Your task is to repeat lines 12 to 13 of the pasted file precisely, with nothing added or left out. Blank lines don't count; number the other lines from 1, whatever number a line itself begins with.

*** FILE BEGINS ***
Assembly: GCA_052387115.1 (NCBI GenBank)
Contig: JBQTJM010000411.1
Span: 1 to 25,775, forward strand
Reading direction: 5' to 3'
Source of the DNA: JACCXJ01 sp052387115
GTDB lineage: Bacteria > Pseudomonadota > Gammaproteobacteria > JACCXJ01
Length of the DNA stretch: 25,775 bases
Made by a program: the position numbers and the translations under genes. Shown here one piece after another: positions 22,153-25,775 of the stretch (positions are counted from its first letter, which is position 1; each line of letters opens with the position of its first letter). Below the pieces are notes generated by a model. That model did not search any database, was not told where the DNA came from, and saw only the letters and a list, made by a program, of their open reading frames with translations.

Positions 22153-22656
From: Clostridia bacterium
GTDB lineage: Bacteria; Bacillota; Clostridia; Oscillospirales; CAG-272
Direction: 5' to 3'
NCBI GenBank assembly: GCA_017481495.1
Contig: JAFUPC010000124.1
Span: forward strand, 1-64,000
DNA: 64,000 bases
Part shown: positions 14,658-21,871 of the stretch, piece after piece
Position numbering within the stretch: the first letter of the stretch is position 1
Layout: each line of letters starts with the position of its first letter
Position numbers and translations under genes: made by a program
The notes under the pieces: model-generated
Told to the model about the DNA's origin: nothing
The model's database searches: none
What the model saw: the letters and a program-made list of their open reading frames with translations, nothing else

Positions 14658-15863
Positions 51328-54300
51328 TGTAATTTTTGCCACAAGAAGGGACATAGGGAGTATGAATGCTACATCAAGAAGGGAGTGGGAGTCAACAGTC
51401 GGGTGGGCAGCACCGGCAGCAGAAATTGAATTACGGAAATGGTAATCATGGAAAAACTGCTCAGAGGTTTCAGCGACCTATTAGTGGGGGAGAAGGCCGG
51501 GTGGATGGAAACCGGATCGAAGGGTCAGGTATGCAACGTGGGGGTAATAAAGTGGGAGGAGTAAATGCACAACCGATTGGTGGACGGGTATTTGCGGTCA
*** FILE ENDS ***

Direction: 5' to 3'
NCBI GenBank assembly: GCA_017481495.1